The average person consults an average of 10.4 sources before finally making a purchase. With this statistic in mind, it is crucial for salespeople to nurture and educate their leads as they search for answers.
As you help guide your prospects through the buying cycle, be prepared to answer the following questions — whether that means answering them directly or being proactive and reading between the lines.
Question 1: Can you tell me how much this will cost?
This question is mutually beneficial because it is often the first step for both parties to decide whether they are a good fit. Consumers want to know what they’re getting themselves into before they offer any sort of commitment — even if that next level of commitment is an in-person meeting.
Instead of providing a full menu of your services or dodging the question altogether, discuss the level of value you can offer your prospect. Explain that each project varies because your services are tailored to fit your clients’ needs. Lean on your website by showcasing a project portfolio or case studies to demonstrate the various levels of service you offer.
Question 2: What does your process look like?
Typically prospects’ intent behind this question is to gauge the level of involvement that will be required by them if they pursue a relationship with you. This makes sense — people want a clear vision of what to expect when engaging with a partner.
It’s a good idea to have a concise outline of your process prepared. It helps to highlight any phases of the process that will require more attention from your client and which phases are more hands-off. Some clients prefer to be more involved in projects than others, so clarify what level of communication should be expected.
Bonus points if you have your process outlined on your company’s website so that prospects can explore it independently.
Question 3: How are you different from your competition?
It’s fairly obvious that your answer to this question is not an opportunity to bash your competitors. Instead, focus on what truly sets your team apart.
Don’t use this as an excuse to butt heads with the competition
Try to draw from things you’ve heard from current clients. Do they love how attentive your team is? Or how you always offer creative solutions? These comments offer lots of insight into what makes you different from your competition.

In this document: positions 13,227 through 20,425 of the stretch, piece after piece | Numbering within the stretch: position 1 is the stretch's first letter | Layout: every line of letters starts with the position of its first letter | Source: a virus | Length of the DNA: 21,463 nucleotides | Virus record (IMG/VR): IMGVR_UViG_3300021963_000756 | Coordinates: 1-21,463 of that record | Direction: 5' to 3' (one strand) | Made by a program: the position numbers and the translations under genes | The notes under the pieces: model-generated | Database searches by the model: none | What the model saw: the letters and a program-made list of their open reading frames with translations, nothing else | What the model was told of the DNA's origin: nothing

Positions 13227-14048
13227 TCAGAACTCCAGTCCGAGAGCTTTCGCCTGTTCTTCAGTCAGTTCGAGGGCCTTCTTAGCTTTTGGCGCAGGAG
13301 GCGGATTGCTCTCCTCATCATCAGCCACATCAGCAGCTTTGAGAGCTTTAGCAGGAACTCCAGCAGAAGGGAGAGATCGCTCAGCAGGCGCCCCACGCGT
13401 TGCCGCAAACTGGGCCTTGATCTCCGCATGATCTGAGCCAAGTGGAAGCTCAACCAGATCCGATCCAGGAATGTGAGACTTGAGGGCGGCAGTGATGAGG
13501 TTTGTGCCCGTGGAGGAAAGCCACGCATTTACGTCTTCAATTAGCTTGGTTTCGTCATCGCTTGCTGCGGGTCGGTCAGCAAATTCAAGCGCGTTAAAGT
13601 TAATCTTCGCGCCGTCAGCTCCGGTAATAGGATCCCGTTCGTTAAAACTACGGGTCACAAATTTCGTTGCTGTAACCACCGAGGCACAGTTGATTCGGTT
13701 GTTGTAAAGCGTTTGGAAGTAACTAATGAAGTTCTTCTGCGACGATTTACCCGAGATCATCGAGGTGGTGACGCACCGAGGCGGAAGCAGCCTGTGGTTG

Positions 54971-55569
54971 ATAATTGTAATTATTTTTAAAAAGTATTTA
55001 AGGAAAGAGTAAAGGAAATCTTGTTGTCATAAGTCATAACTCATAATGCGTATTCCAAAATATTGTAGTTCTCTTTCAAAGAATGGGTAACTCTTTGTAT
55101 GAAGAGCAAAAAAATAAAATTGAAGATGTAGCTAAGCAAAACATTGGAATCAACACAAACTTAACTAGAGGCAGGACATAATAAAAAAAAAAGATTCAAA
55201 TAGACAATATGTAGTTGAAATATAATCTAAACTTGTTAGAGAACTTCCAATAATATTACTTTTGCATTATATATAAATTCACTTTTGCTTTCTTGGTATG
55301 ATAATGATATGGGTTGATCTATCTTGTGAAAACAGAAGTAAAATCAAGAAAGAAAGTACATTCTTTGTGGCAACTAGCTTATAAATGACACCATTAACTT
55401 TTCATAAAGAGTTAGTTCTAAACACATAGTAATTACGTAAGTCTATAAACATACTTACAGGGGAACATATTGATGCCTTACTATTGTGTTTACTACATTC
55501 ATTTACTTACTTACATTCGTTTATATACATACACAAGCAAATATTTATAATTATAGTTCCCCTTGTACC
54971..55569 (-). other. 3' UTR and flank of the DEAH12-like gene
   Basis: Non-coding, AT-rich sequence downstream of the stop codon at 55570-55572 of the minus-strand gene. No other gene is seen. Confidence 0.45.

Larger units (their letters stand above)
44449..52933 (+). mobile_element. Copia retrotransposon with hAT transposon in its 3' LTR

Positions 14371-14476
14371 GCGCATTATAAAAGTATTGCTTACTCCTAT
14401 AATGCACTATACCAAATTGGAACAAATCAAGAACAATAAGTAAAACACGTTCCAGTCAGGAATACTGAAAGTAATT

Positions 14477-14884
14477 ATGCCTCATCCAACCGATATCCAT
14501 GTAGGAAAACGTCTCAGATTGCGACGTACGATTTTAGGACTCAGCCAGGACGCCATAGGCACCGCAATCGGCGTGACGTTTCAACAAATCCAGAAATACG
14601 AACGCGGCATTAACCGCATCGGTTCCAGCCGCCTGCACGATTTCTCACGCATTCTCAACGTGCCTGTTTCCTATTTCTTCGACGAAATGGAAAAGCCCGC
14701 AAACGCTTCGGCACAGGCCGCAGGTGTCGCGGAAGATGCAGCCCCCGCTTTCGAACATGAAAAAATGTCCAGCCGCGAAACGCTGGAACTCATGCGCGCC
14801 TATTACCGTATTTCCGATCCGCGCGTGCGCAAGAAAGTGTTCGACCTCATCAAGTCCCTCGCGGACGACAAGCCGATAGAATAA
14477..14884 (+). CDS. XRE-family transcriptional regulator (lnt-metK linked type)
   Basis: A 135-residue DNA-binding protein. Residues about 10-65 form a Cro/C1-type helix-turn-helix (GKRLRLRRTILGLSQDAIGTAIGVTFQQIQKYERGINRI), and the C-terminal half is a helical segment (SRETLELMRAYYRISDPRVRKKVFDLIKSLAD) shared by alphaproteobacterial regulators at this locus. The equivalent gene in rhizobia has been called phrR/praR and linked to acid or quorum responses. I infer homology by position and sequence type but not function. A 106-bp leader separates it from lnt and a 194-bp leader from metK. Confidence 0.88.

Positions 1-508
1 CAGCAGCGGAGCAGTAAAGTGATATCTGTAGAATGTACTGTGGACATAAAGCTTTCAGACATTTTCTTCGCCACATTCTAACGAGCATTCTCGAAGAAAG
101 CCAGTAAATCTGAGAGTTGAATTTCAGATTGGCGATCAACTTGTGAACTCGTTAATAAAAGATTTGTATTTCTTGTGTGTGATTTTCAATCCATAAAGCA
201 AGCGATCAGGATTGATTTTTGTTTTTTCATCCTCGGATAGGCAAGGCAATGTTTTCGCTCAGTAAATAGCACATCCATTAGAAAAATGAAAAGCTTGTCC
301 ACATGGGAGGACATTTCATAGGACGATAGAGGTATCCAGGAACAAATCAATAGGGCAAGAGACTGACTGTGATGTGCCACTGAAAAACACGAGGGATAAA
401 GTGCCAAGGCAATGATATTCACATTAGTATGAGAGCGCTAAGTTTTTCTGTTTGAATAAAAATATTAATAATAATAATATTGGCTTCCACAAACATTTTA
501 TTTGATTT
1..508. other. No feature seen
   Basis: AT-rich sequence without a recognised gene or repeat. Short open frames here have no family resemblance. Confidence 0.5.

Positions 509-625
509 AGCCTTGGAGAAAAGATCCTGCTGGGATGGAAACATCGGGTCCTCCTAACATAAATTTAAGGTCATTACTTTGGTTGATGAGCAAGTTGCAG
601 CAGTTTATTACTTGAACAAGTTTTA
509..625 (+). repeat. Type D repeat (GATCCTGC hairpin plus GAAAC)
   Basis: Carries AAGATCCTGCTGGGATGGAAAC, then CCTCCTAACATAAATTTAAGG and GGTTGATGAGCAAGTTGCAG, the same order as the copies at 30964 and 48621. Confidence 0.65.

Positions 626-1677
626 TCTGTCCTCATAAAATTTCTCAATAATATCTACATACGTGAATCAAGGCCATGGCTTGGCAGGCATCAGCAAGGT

In addition, this question affords you the opportunity to highlight some things about your company that might be commonly misconstrued. For example, if you’re a member of a fairly small team, discuss the value of the highly personalized attention your clients receive.
Question 4: Have you worked in my industry before?
Specializing in one industry can be helpful, but isn’t a necessity
Before diving into an answer here, try to ascertain what the prospect really means. Are they trying to make sure you have enough experience in their industry to be considered credible? Perhaps they’re trying to find out if you work with their competitors?
Experience is very rarely, if ever, a bad thing, so if you do have experience in the prospect’s industry, be sure to highlight these instances. Reassure the prospect that their information will be kept private from other clients, even if you work exclusively in their industry.
If you don’t have experience in the prospect’s industry, discuss potential similarities to other industries you’ve worked with, or reiterate the broad range of industries you’ve worked with and use that to demonstrate your versatility. Use your website portfolio to highlight the range of industries you work with and illustrate the quality of your work with each one.
Guide Your Prospects Through Insightful Answers
The best leads ask tough questions. If they’re serious about the purchase and know what they want (or at least think they know what they want), they’ll grill you to be sure you’re the right choice. And while this can seem off-putting at first, it can be an enormous help when prospecting and deciding which leads to spend time on.